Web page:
Of course, that message never gets through. The main character has long since convinced himself that he’s special and the world needs him, and that caring about one life as much as he cares about the millions is his true calling.

Cue the dramatic score.

Clearly, this narrative sells a lot of tickets at the box office, which is exactly why these movies will continue to be made, and I will probably continue to pay money to see them.

But can we please stop pretending for a moment that this story is relatable?

Halstead, a lovely humanistic pagan, writes that the fallacy of superhero films is that they’ve muddled our expectations of dying. In these movies, nobody ever dies because life is unfair or they made a stupid mistake. Death is always massively heroic, noble, worthy, painless, slow motion, climactic and beautiful. Many of these movies send the techno optimistic message that death is terrible and the only way to get over it is to use a glowing stone to rewind time so that nothing bad ever happened.

This message cannot be helping us. In a world where reality doesn’t care what we think, it just keeps rolling along, it’s time we finally got good at accepting our mortality.

Becker’s illuminating book on the denial of death argued for this point decades ago. He coined the term cosmic specialness, which stems from our hope and belief that the things man creates in society are of lasting worth and meaning, that they outlive or outshine death and decay, that man and his products count.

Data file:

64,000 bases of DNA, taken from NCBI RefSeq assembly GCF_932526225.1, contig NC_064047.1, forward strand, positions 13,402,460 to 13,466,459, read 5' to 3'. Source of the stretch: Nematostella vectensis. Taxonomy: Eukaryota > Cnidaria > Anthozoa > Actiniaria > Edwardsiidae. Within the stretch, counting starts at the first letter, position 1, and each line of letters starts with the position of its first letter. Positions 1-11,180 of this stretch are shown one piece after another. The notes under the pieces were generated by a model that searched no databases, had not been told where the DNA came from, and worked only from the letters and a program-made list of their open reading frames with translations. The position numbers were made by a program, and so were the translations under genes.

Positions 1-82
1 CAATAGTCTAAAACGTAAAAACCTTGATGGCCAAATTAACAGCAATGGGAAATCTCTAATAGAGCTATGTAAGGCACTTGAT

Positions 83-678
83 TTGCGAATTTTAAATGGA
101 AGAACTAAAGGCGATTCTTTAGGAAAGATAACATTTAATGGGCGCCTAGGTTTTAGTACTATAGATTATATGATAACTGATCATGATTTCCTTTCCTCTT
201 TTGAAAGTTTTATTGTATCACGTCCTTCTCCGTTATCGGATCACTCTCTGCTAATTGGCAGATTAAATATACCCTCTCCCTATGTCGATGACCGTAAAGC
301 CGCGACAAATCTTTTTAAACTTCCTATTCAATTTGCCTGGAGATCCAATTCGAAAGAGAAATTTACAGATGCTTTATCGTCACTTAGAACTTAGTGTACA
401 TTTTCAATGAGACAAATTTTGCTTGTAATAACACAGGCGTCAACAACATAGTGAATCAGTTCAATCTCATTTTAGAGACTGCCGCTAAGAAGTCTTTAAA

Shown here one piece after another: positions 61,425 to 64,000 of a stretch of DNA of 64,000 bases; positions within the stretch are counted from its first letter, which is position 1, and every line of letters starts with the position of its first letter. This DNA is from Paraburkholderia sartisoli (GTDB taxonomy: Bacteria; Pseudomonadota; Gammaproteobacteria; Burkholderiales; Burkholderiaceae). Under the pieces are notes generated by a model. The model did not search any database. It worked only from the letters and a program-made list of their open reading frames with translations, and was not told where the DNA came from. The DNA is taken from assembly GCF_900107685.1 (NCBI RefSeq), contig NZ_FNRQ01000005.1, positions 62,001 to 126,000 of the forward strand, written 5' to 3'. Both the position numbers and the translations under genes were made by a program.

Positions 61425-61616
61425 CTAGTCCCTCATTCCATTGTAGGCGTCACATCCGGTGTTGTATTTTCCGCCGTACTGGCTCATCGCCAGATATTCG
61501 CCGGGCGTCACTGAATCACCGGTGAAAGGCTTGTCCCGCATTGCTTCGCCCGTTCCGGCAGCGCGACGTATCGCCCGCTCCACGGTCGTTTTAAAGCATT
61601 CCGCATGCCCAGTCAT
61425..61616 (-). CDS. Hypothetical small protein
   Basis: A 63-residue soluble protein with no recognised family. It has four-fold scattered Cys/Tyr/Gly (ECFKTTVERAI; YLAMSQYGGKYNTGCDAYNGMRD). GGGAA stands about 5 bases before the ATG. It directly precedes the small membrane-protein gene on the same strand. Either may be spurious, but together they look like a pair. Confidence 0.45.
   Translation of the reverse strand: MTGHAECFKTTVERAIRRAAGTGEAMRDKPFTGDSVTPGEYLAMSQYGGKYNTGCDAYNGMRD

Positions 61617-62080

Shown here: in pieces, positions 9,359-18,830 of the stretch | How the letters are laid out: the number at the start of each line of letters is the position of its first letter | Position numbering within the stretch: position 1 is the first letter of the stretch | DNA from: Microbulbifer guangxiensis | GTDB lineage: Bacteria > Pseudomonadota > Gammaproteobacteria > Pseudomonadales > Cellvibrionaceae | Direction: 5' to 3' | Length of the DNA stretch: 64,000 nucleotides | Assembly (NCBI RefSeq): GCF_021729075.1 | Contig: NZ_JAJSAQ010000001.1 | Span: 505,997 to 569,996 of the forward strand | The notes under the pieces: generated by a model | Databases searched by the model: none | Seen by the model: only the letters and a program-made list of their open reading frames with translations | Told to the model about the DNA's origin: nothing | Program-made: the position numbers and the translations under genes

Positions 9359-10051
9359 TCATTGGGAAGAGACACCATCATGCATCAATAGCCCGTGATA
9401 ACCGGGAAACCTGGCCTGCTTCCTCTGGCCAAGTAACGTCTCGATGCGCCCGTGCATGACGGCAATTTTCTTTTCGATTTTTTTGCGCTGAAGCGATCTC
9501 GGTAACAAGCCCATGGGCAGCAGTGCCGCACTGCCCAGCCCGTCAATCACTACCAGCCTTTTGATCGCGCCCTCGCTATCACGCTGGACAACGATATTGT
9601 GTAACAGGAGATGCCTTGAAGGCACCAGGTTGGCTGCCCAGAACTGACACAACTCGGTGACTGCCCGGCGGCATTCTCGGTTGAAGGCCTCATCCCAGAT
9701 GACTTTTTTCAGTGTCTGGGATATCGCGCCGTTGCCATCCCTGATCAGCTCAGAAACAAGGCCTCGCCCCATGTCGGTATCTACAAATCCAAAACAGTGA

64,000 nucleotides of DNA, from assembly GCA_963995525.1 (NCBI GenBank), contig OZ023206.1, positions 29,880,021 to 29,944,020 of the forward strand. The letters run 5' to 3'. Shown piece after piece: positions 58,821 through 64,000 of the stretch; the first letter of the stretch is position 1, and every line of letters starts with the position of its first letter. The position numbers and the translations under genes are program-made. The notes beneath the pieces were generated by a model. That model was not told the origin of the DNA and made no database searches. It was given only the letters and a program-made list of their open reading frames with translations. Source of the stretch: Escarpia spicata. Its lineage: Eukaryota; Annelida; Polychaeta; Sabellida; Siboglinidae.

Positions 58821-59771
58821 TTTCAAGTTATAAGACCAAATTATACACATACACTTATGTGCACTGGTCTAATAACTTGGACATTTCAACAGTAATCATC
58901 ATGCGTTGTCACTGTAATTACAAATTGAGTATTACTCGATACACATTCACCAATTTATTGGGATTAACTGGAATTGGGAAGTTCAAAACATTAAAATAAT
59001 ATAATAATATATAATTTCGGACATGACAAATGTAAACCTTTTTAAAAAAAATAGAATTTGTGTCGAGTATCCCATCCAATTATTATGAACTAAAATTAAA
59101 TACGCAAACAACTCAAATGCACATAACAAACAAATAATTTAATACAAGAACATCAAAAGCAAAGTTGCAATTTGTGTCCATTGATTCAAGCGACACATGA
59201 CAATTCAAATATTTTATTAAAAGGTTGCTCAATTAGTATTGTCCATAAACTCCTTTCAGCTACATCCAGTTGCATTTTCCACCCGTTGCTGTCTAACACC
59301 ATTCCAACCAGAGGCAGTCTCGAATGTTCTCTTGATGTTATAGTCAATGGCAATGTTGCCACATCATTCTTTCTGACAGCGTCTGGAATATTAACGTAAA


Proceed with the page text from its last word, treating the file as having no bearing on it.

And it doesn’t mean we shouldn’t try to create the most fulfilling life possible. But let’s not live in obscurity about our own condition, lest we watch ourselves become the villains of our own story.

Let’s not pretend that the world is waiting for us to save it, lest we walk with clay feet by setting ourselves up as gods.

Movies are one of the great joys of my life, but there they’re not an objective form of evidence, no matter how many bad guys die.

What if our real enemy wasn’t death, but attempts to avoid it?

Answering client emails from your couch at midnight

It’s easy to set boundaries when you’re only accountable to yourself.

But when you have a manager, direct reports, coworkers, clients, company founders, and so on, it gets a bit more complicated.

Here are several scenarios, some of which are in the person’s control, some of which are not. See if you can spot the difference.

You would love nothing more than to make the resolution to not accept projects that have deadlines of less than three days away. But if your agency’s brand differentiator is speed of service, then your boundaries will likely get superseded by incoming client requests.

You would feel liberated to outline all the behaviors that you no longer tolerate from people you work with and take a stand for yourself. But if you’re young and hungry and you believe that saying no to new work makes you look weak, then you will likely overestimate your own bandwidth in the name of being a team player.

You are tired of clients forgetting that you’re not their employee. But if your direct manager is inversely incentivized to honor your boundaries in the name of client retention, then scope creep will continue to happen as long as invoices are paid.